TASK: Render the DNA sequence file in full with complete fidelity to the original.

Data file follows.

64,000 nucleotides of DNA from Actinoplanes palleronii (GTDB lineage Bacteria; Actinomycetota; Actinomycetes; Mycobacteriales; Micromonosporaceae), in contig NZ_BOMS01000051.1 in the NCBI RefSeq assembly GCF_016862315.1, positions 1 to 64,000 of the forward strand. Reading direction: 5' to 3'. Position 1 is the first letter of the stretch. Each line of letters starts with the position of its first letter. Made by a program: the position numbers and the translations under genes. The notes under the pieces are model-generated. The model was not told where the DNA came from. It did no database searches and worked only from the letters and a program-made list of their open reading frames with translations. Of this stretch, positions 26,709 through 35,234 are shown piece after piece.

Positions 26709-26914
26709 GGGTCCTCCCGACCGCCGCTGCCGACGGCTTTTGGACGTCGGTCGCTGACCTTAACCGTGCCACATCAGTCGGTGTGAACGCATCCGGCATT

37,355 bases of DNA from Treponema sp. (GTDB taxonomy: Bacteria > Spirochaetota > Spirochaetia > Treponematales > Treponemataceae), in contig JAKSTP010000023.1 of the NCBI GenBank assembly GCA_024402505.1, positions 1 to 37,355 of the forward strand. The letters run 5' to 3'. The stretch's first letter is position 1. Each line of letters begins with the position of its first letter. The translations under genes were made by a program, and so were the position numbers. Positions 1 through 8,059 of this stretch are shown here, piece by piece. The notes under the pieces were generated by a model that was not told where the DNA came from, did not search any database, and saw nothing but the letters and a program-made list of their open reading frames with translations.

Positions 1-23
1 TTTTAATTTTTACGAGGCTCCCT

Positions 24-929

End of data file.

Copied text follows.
64,000 nucleotides of DNA from Actinoplanes palleronii (GTDB lineage Bacteria; Actinomycetota; Actinomycetes; Mycobacteriales; Micromonosporaceae), in contig NZ_BOMS01000051.1 in the NCBI RefSeq assembly GCF_016862315.1, positions 1 to 64,000 of the forward strand. Reading direction: 5' to 3'. Position 1 is the first letter of the stretch. Each line of letters starts with the position of its first letter. Made by a program: the position numbers and the translations under genes. The notes under the pieces are model-generated. The model was not told where the DNA came from. It did no database searches and worked only from the letters and a program-made list of their open reading frames with translations. Of this stretch, positions 26,709 through 35,234 are shown piece after piece.

Positions 26709-26914
26709 GGGTCCTCCCGACCGCCGCTGCCGACGGCTTTTGGACGTCGGTCGCTGACCTTAACCGTGCCACATCAGTCGGTGTGAACGCATCCGGCATT

37,355 bases of DNA from Treponema sp. (GTDB taxonomy: Bacteria > Spirochaetota > Spirochaetia > Treponematales > Treponemataceae), in contig JAKSTP010000023.1 of the NCBI GenBank assembly GCA_024402505.1, positions 1 to 37,355 of the forward strand. The letters run 5' to 3'. The stretch's first letter is position 1. Each line of letters begins with the position of its first letter. The translations under genes were made by a program, and so were the position numbers. Positions 1 through 8,059 of this stretch are shown here, piece by piece. The notes under the pieces were generated by a model that was not told where the DNA came from, did not search any database, and saw nothing but the letters and a program-made list of their open reading frames with translations.

Positions 1-23
1 TTTTAATTTTTACGAGGCTCCCT

Positions 24-929